Researchers in Spain have discovered a new protein in the fly Drosophila melanogaster (fruit fly) that is crucial for mitochondria. The removal of SLIMP in these flies leads to aberrant mitochondria and loss of metabolic capacity, thus causing death.
The study -- whose first author is Tanit Guitart, a PhD student in the lab of Lluís Ribas de Pouplana, ICREA professor at the Institute for Research in Biomedicine (IRB Barcelona) -- appears in the December issue of the Journal of Biological Chemistry, which is already available online.
Result of animal evolution
The SLIMP protein derives from a seryl-tRNA synthetase, universal enzymes that are crucial for the synthesis of new proteins. However, SLIMP has lost its original function and performs a different biological role, which remains to be determined. The researchers studied its possible implication in the regulation of mitochondrial division and the interaction with nucleic acids (DNA, RNA).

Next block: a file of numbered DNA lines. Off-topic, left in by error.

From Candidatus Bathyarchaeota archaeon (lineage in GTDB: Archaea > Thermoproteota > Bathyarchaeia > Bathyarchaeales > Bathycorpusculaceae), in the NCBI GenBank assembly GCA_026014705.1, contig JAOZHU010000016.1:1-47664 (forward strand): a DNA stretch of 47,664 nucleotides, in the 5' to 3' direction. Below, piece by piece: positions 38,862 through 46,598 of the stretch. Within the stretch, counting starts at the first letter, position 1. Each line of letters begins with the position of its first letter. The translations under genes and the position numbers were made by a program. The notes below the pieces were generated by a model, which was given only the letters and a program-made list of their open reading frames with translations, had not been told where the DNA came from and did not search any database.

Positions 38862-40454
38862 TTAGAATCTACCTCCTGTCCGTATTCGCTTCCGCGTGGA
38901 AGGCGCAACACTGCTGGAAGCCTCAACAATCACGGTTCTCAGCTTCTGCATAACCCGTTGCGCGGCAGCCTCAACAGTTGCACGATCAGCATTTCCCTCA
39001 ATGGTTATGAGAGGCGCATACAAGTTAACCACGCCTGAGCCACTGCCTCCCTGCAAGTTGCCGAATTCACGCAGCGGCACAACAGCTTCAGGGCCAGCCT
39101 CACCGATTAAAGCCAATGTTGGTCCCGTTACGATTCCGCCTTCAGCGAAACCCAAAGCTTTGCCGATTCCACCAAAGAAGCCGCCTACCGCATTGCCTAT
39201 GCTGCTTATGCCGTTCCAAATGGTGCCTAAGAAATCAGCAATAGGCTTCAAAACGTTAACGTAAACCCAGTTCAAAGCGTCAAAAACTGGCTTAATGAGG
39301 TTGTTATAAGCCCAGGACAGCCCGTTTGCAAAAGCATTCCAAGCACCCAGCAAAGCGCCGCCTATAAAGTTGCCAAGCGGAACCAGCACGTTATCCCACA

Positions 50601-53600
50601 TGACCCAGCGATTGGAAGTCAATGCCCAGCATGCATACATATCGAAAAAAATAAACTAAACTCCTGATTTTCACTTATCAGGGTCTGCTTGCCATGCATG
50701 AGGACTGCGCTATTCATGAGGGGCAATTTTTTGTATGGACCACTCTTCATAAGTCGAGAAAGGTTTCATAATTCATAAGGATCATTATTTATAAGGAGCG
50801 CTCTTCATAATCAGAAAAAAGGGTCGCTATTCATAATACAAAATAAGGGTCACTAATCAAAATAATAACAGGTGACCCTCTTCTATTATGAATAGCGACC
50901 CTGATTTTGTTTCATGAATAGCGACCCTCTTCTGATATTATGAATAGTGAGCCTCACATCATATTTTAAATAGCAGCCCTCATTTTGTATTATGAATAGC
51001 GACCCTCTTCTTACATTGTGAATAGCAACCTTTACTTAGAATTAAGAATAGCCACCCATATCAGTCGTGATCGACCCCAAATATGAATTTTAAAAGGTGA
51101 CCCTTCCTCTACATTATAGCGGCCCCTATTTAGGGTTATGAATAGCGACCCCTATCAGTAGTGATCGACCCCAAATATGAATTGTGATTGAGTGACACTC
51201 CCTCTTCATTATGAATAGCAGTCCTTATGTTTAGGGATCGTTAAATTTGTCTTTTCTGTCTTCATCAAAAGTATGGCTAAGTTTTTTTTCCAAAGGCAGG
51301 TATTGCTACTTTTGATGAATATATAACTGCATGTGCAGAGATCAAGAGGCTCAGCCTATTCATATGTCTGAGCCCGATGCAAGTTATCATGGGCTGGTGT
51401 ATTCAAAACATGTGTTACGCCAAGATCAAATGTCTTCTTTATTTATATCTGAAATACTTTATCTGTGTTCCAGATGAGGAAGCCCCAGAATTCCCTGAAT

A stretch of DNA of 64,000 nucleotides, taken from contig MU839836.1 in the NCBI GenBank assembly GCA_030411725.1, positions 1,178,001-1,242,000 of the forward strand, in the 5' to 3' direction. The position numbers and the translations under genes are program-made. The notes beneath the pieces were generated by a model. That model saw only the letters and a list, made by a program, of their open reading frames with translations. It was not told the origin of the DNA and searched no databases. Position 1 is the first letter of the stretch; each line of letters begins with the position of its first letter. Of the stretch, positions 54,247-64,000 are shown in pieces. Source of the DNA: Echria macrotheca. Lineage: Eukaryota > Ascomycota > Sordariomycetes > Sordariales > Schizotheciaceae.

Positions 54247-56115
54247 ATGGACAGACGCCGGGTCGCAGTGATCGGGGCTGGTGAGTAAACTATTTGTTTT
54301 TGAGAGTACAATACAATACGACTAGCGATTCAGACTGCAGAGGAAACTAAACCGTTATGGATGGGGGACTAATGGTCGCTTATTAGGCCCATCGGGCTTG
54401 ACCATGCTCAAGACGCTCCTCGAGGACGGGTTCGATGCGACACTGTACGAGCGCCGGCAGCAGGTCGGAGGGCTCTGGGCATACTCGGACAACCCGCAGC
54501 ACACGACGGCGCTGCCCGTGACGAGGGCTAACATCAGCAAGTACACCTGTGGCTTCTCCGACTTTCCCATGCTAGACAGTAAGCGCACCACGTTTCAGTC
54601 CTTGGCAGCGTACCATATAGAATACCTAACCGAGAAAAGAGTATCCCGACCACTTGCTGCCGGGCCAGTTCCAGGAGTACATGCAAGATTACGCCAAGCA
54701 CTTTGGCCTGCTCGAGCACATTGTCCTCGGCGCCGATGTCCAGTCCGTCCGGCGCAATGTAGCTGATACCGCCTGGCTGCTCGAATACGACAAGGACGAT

SLIMP evolved by duplication of the seryl-tRNA synthetase about 540 million years ago, at the beginning of the Cambrian, before the appearance of the starfish and sea urchins family. SLIMP is not present in vertebrates, and it is possible that another protein has taken over its function.
"If this were the case, we could look for the protein equivalent in vertebrates, determine its function and focus on these organisms. Here we have work for the next ten years," says Ribas.
This study was performed in collaboration with researchers in the groups devoted to Heterogenic and Multigenic Diseases and Chromatin structure and function, both at IRB Barcelona.
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